The Project on Emerging Nanotechnologies Consumer Products Inventory currently lists 96 food products that contain nanoparticles. Of these, 89 are taken directly from the paper in Environmental Science and Technology. Of the remaining seven, four are no longer commercially available as far as can be ascertained, one is not an actual product, and one is a dietary supplement. This leaves just one nanotechnology-based food product in the inventory that is still available and doesn’t contain food-grade titanium dioxide.

(Na)no harm

These 89 titanium dioxide containing products represent only a tiny fraction of products that have been available since before the term nanotechnology was popularised. And while they undoubtedly contain some small particles – most powders contain at least a few particles that are nanometer sized – they are there to ensure that the food products have bright, vibrant colors.

But in their report Friends of the Earth used the Consumer Product Inventory to claim there has been:

…a ten-fold increase in unregulated, unlabeled ‘nanofood’ products on the American market
over the past six years. In 2008 we found eight food and beverage products with nano-ingredients on the market. In 2014, the number of nanofood and beverage products we know to be on the market has grown to 94.

Their list matches the Consumer Products Inventory, including those items that are either no longer commercially available, or not actual food products. And given that the inventory was updated recently, it is easy to see where the “ten-fold increase” comes from. If the journalist had got in touch with the founders of the inventory, it would have been clear that such an increase says nothing about the real number of food products using titanium dioxide.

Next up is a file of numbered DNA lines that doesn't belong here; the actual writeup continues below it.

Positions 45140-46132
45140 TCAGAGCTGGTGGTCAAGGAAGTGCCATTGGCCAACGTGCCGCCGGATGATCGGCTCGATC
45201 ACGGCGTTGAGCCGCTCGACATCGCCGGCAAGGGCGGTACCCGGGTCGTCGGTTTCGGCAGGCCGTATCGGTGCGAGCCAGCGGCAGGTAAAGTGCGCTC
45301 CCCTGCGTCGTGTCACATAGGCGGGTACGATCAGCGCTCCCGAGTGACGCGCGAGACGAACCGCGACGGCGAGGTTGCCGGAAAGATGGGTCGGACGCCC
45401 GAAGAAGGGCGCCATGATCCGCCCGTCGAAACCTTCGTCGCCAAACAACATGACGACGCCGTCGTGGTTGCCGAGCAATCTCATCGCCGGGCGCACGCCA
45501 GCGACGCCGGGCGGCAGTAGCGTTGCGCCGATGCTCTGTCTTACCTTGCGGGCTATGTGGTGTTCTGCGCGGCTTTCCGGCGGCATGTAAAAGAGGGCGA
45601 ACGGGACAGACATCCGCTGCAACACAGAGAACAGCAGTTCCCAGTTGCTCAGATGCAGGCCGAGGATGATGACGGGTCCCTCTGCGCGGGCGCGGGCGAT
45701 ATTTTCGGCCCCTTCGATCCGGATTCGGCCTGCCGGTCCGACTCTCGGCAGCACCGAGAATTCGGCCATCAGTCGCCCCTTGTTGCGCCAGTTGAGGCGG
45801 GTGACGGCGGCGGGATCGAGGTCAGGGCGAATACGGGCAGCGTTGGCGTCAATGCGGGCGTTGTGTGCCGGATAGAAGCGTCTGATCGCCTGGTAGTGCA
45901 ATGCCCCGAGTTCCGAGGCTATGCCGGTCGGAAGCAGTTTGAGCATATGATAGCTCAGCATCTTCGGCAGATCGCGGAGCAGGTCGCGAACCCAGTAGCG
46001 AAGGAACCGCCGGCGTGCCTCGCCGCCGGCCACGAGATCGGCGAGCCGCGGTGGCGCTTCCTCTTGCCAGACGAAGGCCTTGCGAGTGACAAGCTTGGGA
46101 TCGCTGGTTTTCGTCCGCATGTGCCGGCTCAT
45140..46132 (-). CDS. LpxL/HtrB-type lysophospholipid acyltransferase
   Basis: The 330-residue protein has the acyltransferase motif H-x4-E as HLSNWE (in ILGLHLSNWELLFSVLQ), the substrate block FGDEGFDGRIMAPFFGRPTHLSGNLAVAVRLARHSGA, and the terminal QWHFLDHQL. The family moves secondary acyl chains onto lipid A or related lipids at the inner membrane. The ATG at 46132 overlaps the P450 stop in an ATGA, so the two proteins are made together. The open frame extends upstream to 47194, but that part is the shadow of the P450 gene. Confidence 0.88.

Safety first

As someone who works on the risks and benefits of nanotechnology, I can see how errors in translation crept into this story. The 2012 paper was addressing a legitimate concern that little is know about how much titanium dioxide is in the processed food chain. The Consumer Products Inventory provides important and unique insights into nanoparticles being used in products. Friends of the Earth have every right to ask what is known about the potential risks in what we’re eating. And reporters like Philpott have a professional obligation to highlight issues of concern and interest to their readers.

Each player in this case has played a legitimate role. But in this case, Philpott did not take the effort of speaking to experts to hear their views. Instead he bought the line that Friends of the Earth had in their report and wrote an article that only spreads misinformation.

Health journalism is tricky business. Journalists should be extra careful before putting out information in the public domain. They are right to highlight genuine issues, but the least they can do is get experts to weigh in on the debate. Simply basing a report on a one-sided view, which most scientists wouldn’t even agree on, is poor journalism.


Next, read this: The seven deadly sins of health and science reporting